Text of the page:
WENATCHEE — The city is looking at trimming at least three positions from its budget next year as revenues languish and costs continue to climb.
“I’m trying to put together a 2014 budget with 2004 revenues,” Wenatchee Mayor Frank Kuntz said in an interview Monday. “If your costs keep going up and your revenues remain flat, every year you’re going to have to get rid of two or three more people.”
“That’s not what we’d like to do,” he said. “We’d like to start hiring back some of those positions we’ve already lost.”
City leaders have been struggling for several weeks to put together a balanced budget for 2014. Kuntz updated the City Council last week with what he called his second draft of the budget, which was still out of balance by $216,000 for the general fund and $275,000 for the separate street maintenance fund.
The draft $20 million general fund budget:
Eliminates the community center manager, who will be laid off at the end of the year.
Cuts a three-quarters time administrative position in the fire department, which will be vacated through retirement at the end of the year
Will not fill a police officer position that was vacated through resignation last year.
“I’m not excited to be reducing our police force,” Kuntz told the council. “I don’t think it’s the right thing to do. But they (officers) cost $110,000 a piece. I don’t know what else we’re supposed to do.”
The police department lost two officers who resigned in 2012, and recently hired one new officer to bring the number of commissioned officers to 36. The department had hoped to hire another officer in January.
Kuntz said it is necessary to not refill positions in the police and fire budgets because their new union contracts are still being negotiated and the city does not know how much more it will be paying for those employees once the contracts are settled.
The city currently has 163 employees.
The city will use some one-time revenues to pay for one-time expenses, Kuntz said. The city will transfer $788,000 from its water, sewer, wastewater and garbage reserve funds into the general fund after discovering an error in the way the utilities have been taxed over the last three years.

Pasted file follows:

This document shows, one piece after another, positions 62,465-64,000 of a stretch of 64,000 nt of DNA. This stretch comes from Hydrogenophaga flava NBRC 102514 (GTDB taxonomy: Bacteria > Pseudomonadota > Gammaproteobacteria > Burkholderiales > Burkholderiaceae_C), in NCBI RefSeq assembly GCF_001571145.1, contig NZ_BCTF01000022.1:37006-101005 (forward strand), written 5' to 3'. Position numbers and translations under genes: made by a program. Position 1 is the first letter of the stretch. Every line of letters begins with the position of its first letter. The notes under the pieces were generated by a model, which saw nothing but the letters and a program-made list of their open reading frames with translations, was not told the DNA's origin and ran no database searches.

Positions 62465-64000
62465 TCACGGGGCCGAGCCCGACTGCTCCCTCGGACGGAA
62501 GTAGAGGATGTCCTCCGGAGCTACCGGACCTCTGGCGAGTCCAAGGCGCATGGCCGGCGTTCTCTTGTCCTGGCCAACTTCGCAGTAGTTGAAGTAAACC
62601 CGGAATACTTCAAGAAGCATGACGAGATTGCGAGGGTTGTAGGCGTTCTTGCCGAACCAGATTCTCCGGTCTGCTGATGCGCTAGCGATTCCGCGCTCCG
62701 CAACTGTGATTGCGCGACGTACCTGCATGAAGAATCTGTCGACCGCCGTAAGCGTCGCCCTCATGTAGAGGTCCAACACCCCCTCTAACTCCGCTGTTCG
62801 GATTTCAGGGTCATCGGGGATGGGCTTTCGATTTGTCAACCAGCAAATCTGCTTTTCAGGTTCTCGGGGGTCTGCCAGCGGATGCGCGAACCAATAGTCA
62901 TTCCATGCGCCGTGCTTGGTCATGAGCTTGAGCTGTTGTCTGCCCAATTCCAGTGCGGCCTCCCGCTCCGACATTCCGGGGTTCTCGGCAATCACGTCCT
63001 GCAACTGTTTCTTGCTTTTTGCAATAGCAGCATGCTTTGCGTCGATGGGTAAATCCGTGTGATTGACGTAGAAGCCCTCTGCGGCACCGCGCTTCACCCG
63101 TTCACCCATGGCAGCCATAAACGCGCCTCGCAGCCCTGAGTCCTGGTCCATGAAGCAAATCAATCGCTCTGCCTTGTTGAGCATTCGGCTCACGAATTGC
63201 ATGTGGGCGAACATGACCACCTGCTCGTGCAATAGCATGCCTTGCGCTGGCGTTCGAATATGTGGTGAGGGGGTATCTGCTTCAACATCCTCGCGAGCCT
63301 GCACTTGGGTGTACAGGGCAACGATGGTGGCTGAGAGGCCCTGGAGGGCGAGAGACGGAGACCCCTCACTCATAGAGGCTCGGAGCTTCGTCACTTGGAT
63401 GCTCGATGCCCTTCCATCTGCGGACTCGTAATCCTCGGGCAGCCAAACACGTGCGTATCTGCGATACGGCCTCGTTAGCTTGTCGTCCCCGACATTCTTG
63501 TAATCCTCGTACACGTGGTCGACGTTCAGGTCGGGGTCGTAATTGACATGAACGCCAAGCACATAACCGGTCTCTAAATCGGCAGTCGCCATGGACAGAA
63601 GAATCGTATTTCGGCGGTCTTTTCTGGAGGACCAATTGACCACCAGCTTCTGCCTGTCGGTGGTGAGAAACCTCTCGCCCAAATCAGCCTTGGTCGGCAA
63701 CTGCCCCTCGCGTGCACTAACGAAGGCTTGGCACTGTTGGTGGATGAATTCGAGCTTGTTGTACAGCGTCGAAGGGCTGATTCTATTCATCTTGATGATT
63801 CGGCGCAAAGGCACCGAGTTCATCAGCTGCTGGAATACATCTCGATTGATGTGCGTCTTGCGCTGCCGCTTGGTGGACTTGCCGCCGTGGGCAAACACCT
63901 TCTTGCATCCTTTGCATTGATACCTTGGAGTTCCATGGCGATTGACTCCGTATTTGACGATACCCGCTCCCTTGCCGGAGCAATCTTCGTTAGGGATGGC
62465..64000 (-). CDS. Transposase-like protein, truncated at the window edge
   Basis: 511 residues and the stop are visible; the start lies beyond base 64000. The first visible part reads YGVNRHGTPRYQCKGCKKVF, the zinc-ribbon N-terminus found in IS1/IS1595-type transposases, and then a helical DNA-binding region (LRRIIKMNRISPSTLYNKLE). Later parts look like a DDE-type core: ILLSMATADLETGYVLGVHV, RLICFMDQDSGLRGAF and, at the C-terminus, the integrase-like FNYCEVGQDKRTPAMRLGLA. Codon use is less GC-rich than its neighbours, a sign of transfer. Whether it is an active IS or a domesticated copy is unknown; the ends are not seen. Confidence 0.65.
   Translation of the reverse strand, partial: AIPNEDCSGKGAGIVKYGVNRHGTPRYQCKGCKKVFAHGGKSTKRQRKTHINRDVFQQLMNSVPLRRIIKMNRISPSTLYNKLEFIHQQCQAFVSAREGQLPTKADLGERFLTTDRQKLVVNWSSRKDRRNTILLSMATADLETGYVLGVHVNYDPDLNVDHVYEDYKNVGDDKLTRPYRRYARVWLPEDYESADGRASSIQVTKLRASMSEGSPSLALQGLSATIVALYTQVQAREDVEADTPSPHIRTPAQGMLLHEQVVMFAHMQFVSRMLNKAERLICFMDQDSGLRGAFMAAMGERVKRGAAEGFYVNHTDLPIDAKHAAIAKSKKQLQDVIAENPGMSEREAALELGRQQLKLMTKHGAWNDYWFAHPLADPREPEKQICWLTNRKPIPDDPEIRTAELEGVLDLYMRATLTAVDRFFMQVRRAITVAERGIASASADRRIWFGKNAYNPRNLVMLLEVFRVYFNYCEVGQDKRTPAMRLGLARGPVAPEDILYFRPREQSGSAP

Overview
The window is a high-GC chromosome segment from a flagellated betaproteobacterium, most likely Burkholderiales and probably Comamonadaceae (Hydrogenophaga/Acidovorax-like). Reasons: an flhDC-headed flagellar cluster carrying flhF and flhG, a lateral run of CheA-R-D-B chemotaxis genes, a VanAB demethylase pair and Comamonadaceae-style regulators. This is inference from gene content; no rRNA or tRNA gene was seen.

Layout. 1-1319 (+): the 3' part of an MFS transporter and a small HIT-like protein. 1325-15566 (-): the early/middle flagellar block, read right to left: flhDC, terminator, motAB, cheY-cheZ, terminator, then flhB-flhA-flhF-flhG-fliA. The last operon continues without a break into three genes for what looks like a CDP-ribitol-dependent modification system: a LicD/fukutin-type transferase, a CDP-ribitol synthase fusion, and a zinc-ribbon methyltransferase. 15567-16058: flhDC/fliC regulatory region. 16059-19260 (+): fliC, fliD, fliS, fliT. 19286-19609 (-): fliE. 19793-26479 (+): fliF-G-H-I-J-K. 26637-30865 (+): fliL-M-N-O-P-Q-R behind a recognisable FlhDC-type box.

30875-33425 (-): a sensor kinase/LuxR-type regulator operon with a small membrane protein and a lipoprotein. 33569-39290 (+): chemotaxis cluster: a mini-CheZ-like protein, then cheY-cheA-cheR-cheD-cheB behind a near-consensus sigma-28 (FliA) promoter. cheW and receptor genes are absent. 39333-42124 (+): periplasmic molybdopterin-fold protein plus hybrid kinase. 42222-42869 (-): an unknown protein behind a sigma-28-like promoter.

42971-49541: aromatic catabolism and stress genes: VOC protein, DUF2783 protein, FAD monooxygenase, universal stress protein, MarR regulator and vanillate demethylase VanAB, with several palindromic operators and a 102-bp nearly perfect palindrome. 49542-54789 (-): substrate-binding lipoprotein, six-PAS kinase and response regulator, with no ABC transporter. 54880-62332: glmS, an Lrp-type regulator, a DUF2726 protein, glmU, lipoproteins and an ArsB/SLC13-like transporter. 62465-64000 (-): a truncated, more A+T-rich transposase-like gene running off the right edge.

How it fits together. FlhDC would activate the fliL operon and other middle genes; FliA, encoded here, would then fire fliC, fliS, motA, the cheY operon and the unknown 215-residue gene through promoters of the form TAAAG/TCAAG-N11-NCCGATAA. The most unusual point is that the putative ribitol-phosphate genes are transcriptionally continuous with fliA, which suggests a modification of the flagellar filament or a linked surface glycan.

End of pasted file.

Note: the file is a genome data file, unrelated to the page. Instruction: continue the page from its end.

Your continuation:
Of that, $350,000 will be used to buy a used or demo fire truck, $160,000 will be set aside in case the city loses a lawsuit with Chelan County PUD over utility taxes, and $133,000 will be used for an insurance payment relating to a 2011 audit finding against the city.
The state Auditor’s Office found that the city improperly tapped into a restricted insurance fund to help pay legal bills relating to the Town Toyota Center debt crisis. The city took nearly $1 million from the fund and has been paying it back.
Kuntz said the city had also planned to put $100,000 from the general fund into the fire truck replacement fund. On Thursday he told the council that the number would be reduced to $50,000. On Monday, he said it may be eliminated altogether to help balance the budget.
He said department managers submitted three pages of “asks” that will go mostly unfilled. That list of wants includes more technology equipment for police, more overtime pay for reserve officers, a city-wide mapping system for infrastructure like water pipes, valves and manhole covers, bumping the fire marshal position back to full time, and buying new park benches.
“They’re all reasonable asks,” Kuntz said Monday. “But it’s not going to happen.”
Kuntz said city leaders also need to figure out how to pay for all of the city’s street maintenance next year, including snowplowing, pothole repairs, paint striping and upkeep of traffic signals and street lights. Projected expenses are still $275,000 over projected revenues for 2014. Kuntz suggested to the council last week that they use revenues from the $20 car-tab fee to help fill the hole. Those revenues were used this year for a specific road project — chip sealing Miller Street.
In years past, the city has spent some of its property taxes on streets. But less and less went to streets in recent years as the city paid more toward the Town Toyota Center, Kuntz said Monday.
“We’ve been burning up reserves for the last three years to pay for street work,” he said. “Now there’s no more reserves.”
The City Council hopes to adopt the 2014 budget on Nov. 21. That may require even more cuts if more revenue is not devised before then, Kuntz said.